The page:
Behaviors To Avoid When Practicing Pair Programming
Pair programming requires collaboration from both parties. Engagement in the task at hand occurs when both are focused, collaborating, and avoiding distraction.
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When two people get together to write code on a single computer, it is given the name of pair programming.
Pair programming was popularized by the eXtreme programming book by Kent Beck, in there he reports the technique to develop software in pairs which spiked the interest of researchers in the subject. Lan Cao and Peng Xu found that pair programming leads to a deeper level of thinking and engagement in the task at hand.
Pair programming also carries different approaches. There are different styles of pair programming, such as the drive/navigator, ping-pong, strong-style, and pair development.
All of them are well described by Birgitta Böckeler and Nina Siessegger. Their article describes the approach to how to practice each style.
Here, we will focus especially on only two of them: the drive/navigator and ping-pong, as it seems that both are the most commonly used.
The objective is to have a look at what should be avoided when developing software in pairs.
First, we briefly introduce each pair programming style, and then we follow the behaviors to avoid.
For my own taste, the driver and navigator are the most popular among practitioners. In this style, the driver is the one that is writing the code and thinking about the solution in place to make concrete steps to advance in the task at hand. The navigator, on the other hand, is watching the driver and also giving insights on the task at hand.
But not only that, the navigator is the one thinking in a broader way, and she's also in charge of giving support.
The communication between the driver and navigator is constant. This style also is the one that fits well with the Pomodoro technique.
Ping-pong is the style that "embraces the Test Driven Development" methodology; the reason behind that is the way in which that dynamic works. Let's assume we have a pair that will start working together, Sandra and Clara. The ping/pong session should go something similar to the following:
- Sandra start writing a failing test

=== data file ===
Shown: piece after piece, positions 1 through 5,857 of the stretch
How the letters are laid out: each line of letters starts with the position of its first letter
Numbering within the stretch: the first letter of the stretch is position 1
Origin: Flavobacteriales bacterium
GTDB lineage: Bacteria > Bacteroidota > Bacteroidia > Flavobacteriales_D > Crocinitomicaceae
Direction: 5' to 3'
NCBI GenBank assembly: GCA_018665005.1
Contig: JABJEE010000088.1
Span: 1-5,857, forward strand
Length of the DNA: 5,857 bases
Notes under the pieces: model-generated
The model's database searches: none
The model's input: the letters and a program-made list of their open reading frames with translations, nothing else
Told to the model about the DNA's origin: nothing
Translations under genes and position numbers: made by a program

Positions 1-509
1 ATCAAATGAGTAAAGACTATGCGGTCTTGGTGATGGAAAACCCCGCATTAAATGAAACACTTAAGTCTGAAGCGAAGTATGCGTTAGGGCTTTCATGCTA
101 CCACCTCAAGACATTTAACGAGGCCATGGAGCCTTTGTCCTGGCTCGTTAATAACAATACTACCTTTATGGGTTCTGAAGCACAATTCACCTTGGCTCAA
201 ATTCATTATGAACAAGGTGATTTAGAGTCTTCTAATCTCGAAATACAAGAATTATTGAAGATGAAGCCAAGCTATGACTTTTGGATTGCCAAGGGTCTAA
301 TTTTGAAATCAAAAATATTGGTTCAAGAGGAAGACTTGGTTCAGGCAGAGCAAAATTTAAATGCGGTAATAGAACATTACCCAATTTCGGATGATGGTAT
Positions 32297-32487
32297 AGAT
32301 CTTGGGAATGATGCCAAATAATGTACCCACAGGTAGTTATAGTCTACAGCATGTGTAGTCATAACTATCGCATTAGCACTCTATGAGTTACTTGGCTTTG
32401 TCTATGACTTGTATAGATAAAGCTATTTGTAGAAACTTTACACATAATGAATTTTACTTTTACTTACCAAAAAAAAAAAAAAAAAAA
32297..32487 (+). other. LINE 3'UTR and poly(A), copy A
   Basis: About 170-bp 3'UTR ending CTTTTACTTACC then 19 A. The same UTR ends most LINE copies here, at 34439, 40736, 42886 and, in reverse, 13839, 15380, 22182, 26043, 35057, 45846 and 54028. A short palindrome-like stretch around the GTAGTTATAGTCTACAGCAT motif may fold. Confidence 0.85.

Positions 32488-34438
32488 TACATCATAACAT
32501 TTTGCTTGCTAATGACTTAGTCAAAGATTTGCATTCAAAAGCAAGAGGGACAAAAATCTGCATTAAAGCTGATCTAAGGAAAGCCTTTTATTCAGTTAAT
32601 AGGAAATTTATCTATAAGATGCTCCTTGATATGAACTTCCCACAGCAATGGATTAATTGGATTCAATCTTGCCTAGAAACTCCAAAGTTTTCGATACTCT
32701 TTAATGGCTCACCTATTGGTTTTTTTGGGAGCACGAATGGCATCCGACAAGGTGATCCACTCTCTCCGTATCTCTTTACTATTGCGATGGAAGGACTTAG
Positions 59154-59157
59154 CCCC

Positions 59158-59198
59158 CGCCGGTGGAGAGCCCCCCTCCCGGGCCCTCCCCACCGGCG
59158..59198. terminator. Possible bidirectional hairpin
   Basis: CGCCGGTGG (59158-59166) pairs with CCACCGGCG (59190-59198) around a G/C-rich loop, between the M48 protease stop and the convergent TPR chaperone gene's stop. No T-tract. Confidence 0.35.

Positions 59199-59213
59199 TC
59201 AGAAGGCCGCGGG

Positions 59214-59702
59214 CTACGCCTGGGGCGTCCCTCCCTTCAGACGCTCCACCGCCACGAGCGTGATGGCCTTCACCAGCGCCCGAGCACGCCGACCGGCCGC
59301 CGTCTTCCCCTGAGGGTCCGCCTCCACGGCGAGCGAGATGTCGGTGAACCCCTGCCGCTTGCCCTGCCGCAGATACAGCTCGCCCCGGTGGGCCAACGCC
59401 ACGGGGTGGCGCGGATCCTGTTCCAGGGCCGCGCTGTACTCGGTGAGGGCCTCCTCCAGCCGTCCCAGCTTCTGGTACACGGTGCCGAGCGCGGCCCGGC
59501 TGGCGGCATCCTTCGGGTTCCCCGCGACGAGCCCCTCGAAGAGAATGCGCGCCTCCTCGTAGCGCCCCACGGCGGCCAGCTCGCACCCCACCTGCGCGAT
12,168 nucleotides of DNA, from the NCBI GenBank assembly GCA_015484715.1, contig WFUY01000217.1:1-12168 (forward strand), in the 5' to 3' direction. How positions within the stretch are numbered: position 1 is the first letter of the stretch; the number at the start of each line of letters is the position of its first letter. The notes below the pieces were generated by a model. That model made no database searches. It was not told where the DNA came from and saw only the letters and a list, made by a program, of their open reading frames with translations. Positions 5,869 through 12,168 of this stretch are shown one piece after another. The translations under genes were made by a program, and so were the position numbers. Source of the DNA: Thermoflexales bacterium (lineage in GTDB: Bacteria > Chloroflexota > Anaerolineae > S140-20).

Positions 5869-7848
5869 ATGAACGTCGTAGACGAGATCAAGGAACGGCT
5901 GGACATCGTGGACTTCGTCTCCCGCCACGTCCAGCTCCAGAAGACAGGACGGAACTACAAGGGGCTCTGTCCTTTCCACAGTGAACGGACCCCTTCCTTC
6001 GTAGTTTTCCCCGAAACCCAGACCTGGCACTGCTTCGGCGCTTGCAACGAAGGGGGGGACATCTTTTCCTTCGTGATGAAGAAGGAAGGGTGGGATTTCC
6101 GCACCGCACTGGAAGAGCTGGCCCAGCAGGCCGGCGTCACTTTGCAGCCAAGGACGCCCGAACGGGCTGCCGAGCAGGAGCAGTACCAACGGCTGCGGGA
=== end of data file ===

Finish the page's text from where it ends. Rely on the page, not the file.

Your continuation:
- Clara makes the test to pass
- Now, Clara can decide if she wants to refactor
- Clara now writes a failing test for Sandra
- The loop repeats
It is also possible to expand the ping/pong to a broader approach. One might start a session writing a class diagram, and the next person in the pair implements the first set of classes.
Regardless of the style, what is key to the success of pair programming is collaboration.
Behaviors To Avoid
Despite its popularity, pair programming seems to be a methodology that is not wildly adopted by the industry. When it is, it might vary on what "pair" and "programming" means given a specific context.
Sometimes pair programming is used in specific moments throughout the day of practitioners, as reported by Lauren Peate on the podcast Software Engineering Unlocked hosted by Michaela Greiler to fulfill specific tasks.
But, in the XP, pair programming is the default approach to developing all the aspects of the software.
Due to the variation and interpretation of what pair programming is, companies that adopt it might face some miss conceptions of how to practice it. Often, this is the root cause of having a poor experience while pairing.
- Lack of soft (social) skills
- Lack of knowledge in the practice of pair programming
In the following sections, we will go over some miss conceptions of the practice. Avoiding those might lead to a better experience when pairing.
Lack of Communication
The driver and navigator is the style that requires the pair to focus on a single problem at once. Therefore, the navigator is the one that should give support and question the driver's decisions to keep both in sync.
When it does not happen, the collaboration session might suffer from a lack of interaction between the pair. The first miss conception of the driver/navigator approach is that the navigator just watches the driver and does nothing; it should be the opposite.
As much communication as possible is a sign that the pair is progressing. Of course, we haven't mentioned the knowledge variance that the drive and navigator might have.
Checking the phone for notifications or deviating attention to another thing that is not the problem at hand is a warning that the pair is not in sync. The advent of remote pair programming sessions might even facilitate such distraction during the session.
The navigator should give as much support as possible and even more when the driver is blocked for whatever reason. Some activities that the navigator might want to perform:
- Checking documentation for the piece of code that the driver is writing
- Verifying if the task at hand goes towards the end goal of the task (it should prevent the pair from going into a path that is out of scope)
- Control the Pomodoro cycle if agreed
On the other hand, the driver is also expected to write the code and not just be the navigator's puppet. When it happens, the collaboration in the session might suffer, leading to a heavy load on the navigator.
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